Increasing specialist community services such as crisis resolution, assisting to make the transition to adult services smoother for young persons, and implementing clinical guidelines are just few of the service changes that are linked to significantly decreased suicide rates in mental health services in England over the last 16 years, in accordance to new research published in The Lancet Psychiatryjournal.
The study by researchers at the National Confidential Inquiry into Suicide and Homicide by People with Mental Illness at the University Manchester also finds that suicide amounts were higher in mental health trusts with higher levels of staff turnover, recommending that organizational factors may be equally important in preventing suicide.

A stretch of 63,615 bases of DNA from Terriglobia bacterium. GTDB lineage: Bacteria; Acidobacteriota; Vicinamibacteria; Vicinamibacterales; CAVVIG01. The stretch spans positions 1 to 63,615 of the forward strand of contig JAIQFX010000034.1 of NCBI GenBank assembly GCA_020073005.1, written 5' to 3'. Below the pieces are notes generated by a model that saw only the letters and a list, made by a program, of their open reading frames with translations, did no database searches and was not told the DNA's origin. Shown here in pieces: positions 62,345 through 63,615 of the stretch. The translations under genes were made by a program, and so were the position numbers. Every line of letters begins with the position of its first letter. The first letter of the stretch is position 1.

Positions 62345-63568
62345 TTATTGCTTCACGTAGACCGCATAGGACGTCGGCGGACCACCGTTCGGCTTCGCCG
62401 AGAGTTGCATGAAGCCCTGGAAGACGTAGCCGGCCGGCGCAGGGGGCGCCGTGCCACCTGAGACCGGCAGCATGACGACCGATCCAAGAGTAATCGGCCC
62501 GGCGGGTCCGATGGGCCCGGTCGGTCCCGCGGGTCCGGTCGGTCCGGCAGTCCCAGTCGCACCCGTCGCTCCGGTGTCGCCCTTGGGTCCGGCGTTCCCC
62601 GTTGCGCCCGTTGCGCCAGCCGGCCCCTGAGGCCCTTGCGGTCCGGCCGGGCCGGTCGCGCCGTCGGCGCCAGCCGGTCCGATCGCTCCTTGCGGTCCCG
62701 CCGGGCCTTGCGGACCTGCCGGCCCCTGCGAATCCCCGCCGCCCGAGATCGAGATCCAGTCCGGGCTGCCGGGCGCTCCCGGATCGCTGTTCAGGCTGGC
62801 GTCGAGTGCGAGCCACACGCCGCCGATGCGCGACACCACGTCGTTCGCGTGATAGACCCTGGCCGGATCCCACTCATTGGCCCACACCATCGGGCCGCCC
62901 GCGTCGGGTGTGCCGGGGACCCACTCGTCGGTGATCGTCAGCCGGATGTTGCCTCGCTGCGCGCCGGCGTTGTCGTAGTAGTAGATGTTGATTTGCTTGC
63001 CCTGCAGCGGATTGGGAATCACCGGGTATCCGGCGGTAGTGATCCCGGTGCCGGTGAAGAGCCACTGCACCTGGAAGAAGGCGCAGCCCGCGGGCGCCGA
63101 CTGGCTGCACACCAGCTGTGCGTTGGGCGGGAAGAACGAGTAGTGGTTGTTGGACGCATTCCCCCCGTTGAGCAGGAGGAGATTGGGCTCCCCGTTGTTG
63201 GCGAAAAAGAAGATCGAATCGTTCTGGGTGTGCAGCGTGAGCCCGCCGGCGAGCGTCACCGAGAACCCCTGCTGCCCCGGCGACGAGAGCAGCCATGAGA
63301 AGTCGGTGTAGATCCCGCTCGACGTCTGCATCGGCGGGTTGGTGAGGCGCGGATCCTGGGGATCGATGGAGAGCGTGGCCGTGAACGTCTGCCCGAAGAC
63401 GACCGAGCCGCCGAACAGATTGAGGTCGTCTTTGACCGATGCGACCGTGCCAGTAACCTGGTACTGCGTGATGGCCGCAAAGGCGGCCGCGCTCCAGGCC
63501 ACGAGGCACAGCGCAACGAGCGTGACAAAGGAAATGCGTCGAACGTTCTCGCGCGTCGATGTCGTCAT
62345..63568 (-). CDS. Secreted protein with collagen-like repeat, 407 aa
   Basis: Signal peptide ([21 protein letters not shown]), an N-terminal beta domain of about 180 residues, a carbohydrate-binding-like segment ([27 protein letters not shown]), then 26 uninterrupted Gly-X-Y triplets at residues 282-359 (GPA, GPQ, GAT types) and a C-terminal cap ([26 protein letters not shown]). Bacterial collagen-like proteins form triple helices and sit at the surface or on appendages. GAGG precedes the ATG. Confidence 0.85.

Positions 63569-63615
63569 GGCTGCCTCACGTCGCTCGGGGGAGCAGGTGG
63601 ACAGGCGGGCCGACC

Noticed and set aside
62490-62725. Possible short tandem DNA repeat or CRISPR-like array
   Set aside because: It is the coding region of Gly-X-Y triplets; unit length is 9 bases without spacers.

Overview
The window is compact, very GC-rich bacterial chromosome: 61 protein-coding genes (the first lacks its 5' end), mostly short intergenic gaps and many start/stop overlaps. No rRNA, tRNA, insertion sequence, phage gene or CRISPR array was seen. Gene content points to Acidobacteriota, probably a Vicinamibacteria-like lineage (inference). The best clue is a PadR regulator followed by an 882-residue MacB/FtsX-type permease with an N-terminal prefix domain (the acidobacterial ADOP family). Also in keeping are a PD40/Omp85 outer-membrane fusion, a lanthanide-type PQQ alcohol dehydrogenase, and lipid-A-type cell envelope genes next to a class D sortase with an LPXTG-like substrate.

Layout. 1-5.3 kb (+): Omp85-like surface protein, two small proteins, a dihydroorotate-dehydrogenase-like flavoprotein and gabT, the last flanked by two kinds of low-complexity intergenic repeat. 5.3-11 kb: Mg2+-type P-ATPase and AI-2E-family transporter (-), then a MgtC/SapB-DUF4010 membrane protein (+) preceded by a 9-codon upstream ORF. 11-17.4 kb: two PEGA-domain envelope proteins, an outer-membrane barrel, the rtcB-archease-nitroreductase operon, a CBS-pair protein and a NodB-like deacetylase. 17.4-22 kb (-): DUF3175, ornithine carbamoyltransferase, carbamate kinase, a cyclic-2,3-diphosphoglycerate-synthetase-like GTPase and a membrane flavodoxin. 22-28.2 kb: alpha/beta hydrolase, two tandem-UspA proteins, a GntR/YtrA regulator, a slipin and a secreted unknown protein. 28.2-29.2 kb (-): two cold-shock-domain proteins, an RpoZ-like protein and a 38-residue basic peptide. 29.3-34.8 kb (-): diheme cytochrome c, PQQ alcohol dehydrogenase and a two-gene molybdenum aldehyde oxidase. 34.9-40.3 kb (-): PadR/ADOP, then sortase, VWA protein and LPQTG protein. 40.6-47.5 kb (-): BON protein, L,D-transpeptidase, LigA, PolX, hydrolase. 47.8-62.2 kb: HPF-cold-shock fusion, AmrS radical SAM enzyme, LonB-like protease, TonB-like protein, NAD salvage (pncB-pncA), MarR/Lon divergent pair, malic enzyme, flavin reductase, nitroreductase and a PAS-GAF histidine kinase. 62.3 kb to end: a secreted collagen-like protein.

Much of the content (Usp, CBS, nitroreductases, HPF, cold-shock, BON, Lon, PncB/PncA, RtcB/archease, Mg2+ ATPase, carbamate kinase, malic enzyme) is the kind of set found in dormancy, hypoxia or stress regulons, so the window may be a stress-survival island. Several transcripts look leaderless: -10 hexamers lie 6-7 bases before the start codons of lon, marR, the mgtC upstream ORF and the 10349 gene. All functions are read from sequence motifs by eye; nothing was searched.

Previous studies examining which aspects of mental health service provision are most effective in preventing suicide are scarce, have been inconsistent in their findings, and limited in scope. This is the 1st study to look at the impact of particular mental health service improvements in a range of organizational contexts, on suicide rates.
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